It was my first time going to Hong Kong and when I was asked what was my purpose of going there, the immigration officer scrutinized how I look, looked at me from head to toe then said, “Hay naku ne, andami daming mga Filipina na napapahamak sa Hong Kong ngayon, hindi mo ba nakita sa TV?” (*sigh* young lady, there are so many Filipina that have been in danger in Hong Kong, haven’t you seen them on TV?). Then, I answered, “oo nga po.” I know I look young but I answered as smart as I could so that she could determine that I know what I was doing. Then she asked me to wait and fill in some immigration form. At first, I was patiently waiting for the late immigration officer that was scheduled to question me and the rest of the 15 Filipinos who were going to HK and Singapore but when they started to curse each other saying “son of a b*tch, blah blah” at front of us, I felt bad of how our officers behave. Well, at first I thought, that it’s something that I have to accept but the way they talk to fellow Filipinos who go out of the country may it be for travel or work, I think is unacceptable.

Given that fact that there are really a lot of Filipinos going outside the country illegally to find their luck, which we couldn’t avoid (I even have good friends and cousins who did that and looking at their motives, I think that that determination to get what you want is really good), I started thinking that maybe that’s why they are so rude to the fellow Filipinos but looking at the bigger picture, their attitude is really unacceptable. They’ll say “oist, punta ka don!” “bakit ka pupunta don?” with the rudest intonation I’ve ever heard in the whole Philippines.

I waited for an hour, some waited for 8 hours to be interviewed. Then, when it was my turn, the officer said “your ID is unacceptable.” I told her that it was my real ID and if he thinks there’ll be problem with it, I should tell my employer to change the appearance of the ID. He said that he could think that I just asked someone from Quiapo to replicate it (Quiapo is a place in Manila where you can replicate all important papers and IDs) and I replied, “if that’s the case, what’s the need of having this interview if you can just base your judgement in a person’s ID? Couldn’t you figure out if the person is lying or not?” Then he reasoned out then let me go.

When I went back to the cubicle to finally go (because I was the only passenger that my flight was waiting), the officer said, “If I were your sister, I won’t let you go to Hong Kong just to see your boyfriend. Can’t you be a true-blue Filipina? Be ashamed of yourself!” (I met Taku and HK before he goes to LA for a job assignment. He was from Japan, I came from Manila).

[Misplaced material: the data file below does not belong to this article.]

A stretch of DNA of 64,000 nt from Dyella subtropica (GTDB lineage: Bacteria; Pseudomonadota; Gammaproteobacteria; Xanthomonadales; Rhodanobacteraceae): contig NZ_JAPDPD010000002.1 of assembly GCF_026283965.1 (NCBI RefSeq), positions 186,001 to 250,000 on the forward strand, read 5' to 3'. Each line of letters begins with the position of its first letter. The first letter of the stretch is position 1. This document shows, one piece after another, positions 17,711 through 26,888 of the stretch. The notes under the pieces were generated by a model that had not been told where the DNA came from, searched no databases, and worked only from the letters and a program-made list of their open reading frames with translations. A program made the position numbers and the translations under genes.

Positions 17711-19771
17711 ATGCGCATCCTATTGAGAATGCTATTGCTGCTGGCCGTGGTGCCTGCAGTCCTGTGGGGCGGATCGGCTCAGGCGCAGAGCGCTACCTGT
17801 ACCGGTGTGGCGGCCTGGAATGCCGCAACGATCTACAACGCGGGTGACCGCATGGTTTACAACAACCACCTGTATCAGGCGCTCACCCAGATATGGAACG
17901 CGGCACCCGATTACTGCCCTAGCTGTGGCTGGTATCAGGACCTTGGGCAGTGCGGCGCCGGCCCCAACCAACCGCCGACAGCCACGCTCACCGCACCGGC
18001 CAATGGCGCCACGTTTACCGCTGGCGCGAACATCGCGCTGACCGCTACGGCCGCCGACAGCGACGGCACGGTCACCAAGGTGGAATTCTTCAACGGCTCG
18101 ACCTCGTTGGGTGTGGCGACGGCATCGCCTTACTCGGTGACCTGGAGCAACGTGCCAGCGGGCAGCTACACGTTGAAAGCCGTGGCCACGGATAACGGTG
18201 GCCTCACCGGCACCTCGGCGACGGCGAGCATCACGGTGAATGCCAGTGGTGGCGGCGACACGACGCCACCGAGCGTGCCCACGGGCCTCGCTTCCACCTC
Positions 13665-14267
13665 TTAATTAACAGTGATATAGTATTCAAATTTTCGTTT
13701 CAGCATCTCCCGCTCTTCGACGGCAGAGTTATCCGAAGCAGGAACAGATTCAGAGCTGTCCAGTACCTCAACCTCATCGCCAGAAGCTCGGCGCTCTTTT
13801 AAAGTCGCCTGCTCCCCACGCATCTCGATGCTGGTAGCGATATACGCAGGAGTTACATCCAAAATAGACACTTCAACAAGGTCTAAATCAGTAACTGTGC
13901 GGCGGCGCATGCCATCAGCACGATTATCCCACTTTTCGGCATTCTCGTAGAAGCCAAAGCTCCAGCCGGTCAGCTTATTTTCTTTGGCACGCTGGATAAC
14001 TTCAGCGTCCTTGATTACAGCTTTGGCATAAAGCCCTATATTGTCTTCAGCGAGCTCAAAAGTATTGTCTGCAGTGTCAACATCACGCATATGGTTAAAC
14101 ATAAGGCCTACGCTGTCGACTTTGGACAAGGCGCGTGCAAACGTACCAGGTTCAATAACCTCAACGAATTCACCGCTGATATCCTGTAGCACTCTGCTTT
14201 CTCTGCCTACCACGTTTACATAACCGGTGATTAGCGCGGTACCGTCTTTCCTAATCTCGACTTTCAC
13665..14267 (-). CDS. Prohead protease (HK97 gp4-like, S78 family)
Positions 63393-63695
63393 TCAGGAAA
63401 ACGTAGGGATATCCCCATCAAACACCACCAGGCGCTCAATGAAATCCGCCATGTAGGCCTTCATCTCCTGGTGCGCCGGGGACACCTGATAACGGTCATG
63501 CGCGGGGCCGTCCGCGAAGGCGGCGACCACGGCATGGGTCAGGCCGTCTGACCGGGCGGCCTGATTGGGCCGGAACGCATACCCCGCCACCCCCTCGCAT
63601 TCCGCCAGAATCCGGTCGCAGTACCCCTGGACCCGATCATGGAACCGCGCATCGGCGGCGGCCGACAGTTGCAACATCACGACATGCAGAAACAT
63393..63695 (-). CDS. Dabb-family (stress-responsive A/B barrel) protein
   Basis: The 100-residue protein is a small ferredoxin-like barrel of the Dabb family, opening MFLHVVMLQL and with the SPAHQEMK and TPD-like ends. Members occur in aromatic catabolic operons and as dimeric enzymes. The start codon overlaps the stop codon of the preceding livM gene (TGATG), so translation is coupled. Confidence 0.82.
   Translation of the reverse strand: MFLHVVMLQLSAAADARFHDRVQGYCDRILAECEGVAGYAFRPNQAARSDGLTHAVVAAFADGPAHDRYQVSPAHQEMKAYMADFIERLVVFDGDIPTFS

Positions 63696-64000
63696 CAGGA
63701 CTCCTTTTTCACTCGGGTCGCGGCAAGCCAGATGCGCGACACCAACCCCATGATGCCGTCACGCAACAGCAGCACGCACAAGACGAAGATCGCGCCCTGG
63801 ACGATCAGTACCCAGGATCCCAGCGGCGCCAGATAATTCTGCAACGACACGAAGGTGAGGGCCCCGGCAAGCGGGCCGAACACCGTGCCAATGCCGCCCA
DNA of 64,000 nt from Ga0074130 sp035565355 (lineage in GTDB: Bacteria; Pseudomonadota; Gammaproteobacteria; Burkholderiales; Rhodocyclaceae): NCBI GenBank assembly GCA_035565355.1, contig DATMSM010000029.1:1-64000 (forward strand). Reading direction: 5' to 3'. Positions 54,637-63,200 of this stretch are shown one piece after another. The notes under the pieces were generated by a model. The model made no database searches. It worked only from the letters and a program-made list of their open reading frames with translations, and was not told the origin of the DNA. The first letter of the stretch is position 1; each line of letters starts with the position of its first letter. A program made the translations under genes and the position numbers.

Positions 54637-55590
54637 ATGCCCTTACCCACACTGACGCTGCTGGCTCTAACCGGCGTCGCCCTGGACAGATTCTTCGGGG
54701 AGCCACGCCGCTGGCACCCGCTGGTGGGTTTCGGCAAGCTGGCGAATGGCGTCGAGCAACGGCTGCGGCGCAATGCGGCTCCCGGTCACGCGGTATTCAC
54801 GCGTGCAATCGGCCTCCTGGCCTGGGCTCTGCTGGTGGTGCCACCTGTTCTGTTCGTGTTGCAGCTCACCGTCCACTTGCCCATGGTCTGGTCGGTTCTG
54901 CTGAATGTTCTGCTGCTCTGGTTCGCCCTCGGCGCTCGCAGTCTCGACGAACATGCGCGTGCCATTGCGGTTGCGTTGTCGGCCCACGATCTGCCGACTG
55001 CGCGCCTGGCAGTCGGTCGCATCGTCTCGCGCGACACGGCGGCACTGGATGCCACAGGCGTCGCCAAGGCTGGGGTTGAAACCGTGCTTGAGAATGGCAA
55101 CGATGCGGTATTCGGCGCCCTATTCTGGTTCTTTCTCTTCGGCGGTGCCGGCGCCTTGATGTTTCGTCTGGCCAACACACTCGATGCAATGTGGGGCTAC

Well, everyone is entitled of his/ her opinion but it’s never right to judge and force someone to believe that your opinion is the right one.

As I arrived alone in HK, I felt so at home having seen a lot of Filipina. They’ve talked with me from the airport, to the bus, showed me around, and helped me explore the city while trying out the trum, MTR and even by walking. I loved the smile and eagerness of storytelling in their faces upon seeing a fellow Filipino. I felt the Filipino hospitality and love for kababayan. I think it was one of the things that made my trip memorable.
When they brought me to the World-Wide Plaza, everything was so familiar: from banks to grocery stores!
where you can find Filipinos in HK during the weekend…
trying not to miss home with these?
And upon seeing the balikbayan boxes and upon listening to their stories how they save and try not to spend their hard-earned money just for their salary to be enough for all the relatives that depend on them, I felt the hardships that each OFW has been going through for years. 

the place when you can send everything back home.
then Filipinos are hoping that what they’ll give is enough… 
Then I started asking myself, is the close family ties still an advantage or is it making Filipinos become dependent to their relatives who are brave enough to gamble?
I had a glimpse of the hardships our Filipina OFWs are facing from the moment they step out of the country up to the “living alone and missing home” feeling in Hong Kong plus the fact that in every corner that there’s a Filipino talking to a family over the phone, she’ll say “Isn’t it enough?” or “He is having a mistress?” then cry or get angry. hay…
what I saw in Hong Kong on a Sunday afternoon- Filipino picnic!
I wish our kababayans well and happy.

these were my beautiful tour guides!
I wish to see them again (I hope I remember their names.)